the mbrning sermon will be, “The
religion of a child.” The children’s
choir and abo the church choir will
furnish music.
The evening service beginning at
7:30 sharp will consist of the rendi
tion of a beautiful program now be
ing prepared by the Sunday School.
The public is cordially invited to
all these meetings.
Sunday School and Christian
Endeavor as usual. *
Dog Tax Notice.
The dog tax has been due ana pay
able at the office of the city treas
ures since June Ist. All persons
owning dogs are hereby notified that
unless the tax is paid at once that
the ordinance rearing to the collec
tion and enforcement of the tax will
be rigidly enforced.
Dated June 6, 1905.
R. A. Hiring, City Clerk.
Maccabee Notice.
All msmbere of the Knights of
Maccabees are requested to be pre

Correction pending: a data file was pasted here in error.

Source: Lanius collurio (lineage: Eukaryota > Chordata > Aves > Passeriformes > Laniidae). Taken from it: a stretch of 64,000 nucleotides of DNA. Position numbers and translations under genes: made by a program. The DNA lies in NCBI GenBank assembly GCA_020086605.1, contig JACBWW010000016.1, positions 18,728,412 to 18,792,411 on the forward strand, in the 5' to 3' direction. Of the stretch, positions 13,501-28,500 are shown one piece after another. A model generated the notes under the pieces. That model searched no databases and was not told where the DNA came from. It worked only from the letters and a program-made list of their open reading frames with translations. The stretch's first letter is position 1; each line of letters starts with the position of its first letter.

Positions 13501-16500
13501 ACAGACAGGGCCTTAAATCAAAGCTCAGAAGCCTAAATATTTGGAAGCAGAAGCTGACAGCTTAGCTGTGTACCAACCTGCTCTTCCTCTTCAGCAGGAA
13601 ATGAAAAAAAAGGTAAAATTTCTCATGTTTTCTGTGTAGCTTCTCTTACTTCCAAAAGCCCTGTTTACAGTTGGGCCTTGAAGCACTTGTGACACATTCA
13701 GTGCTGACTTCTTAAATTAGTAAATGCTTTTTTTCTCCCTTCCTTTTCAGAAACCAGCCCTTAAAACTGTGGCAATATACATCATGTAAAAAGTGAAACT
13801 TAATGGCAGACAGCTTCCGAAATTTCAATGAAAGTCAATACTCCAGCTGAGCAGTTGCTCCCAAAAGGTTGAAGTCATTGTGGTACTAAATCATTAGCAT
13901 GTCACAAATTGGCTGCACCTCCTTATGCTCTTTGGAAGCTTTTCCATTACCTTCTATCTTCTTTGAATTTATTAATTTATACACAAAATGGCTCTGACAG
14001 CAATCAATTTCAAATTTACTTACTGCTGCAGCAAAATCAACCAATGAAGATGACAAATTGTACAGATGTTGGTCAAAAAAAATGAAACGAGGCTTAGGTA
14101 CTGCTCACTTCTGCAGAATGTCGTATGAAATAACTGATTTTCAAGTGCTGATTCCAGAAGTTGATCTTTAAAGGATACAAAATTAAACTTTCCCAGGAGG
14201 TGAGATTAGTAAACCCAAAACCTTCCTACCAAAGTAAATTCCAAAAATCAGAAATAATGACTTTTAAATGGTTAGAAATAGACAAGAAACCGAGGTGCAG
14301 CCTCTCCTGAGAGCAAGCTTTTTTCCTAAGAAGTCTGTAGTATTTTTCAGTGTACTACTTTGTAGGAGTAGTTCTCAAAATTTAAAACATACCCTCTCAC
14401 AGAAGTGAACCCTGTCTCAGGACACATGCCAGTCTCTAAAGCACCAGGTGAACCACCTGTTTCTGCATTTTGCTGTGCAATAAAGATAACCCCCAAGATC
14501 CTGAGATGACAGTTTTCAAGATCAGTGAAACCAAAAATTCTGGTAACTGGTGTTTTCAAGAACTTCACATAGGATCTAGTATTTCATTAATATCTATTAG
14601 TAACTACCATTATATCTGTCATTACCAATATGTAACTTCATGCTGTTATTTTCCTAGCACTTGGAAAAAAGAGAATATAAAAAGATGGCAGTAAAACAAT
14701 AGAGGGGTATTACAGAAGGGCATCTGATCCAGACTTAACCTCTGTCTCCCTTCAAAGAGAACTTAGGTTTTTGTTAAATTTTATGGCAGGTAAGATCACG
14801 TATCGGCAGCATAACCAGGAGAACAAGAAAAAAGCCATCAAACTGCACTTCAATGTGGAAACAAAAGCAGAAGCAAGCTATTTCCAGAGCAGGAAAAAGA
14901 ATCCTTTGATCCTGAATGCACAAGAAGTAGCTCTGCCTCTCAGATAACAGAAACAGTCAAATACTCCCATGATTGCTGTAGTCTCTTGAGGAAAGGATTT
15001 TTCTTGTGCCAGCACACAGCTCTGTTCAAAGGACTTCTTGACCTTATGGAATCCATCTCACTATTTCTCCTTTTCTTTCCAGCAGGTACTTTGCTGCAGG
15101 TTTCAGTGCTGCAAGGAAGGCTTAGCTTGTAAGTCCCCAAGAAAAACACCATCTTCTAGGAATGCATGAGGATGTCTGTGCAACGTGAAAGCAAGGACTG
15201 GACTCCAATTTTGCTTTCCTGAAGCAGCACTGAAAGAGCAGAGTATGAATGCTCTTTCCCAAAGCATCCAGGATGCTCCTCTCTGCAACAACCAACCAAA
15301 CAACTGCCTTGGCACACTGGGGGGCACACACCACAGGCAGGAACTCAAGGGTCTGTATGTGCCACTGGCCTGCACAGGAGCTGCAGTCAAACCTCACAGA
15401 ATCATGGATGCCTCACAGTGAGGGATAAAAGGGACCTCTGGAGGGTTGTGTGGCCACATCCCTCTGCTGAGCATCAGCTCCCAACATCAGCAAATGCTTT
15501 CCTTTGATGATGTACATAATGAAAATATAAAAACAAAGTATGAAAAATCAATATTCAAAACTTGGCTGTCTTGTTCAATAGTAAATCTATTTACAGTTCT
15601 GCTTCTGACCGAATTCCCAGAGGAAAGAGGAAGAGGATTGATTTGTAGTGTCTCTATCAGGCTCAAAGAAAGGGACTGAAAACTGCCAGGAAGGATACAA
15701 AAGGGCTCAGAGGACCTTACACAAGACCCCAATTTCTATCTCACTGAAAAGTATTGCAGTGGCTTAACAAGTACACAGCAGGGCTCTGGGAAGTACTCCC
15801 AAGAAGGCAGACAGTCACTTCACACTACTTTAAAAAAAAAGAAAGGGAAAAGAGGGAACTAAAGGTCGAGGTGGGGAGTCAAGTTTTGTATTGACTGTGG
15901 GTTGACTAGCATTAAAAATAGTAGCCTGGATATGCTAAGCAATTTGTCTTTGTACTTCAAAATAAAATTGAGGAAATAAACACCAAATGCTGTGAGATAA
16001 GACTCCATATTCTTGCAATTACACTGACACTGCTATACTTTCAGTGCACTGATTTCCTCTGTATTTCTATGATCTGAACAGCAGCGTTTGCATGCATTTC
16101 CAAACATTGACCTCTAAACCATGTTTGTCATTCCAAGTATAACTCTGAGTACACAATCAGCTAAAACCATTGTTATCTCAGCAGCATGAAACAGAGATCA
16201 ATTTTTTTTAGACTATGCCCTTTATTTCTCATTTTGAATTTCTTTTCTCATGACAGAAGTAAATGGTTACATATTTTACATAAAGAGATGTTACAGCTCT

sent at the next regular meeting, to
be held Wednesday evening. June
14th. at which time business of im
portance to the order will come up.
E. Bryan, Commander,
Hans Ambly, Record Keeper.
If you want a pretty face and de
lightful air,
cheeks and lovely hair,
Wedding trip across the sea,
Put your faith in Rocky Mountain
Tea. —Fox Bros.
Perfect In quality.
Moderate In pric^p.
Cash Sh oe Store,
Located in the Prudhomiue
Building, next to Franklin
House, is always ready to
supply you with the latest
styles in the best shoes at the
o Cowest {Possible {Prices .
We do all kinds of repairing.
C. N. Cramer Co’s. Big Safe Blown
With Nitro Glycerine
It Seems Certain that the Same men Who
Have Committed Other Robberies in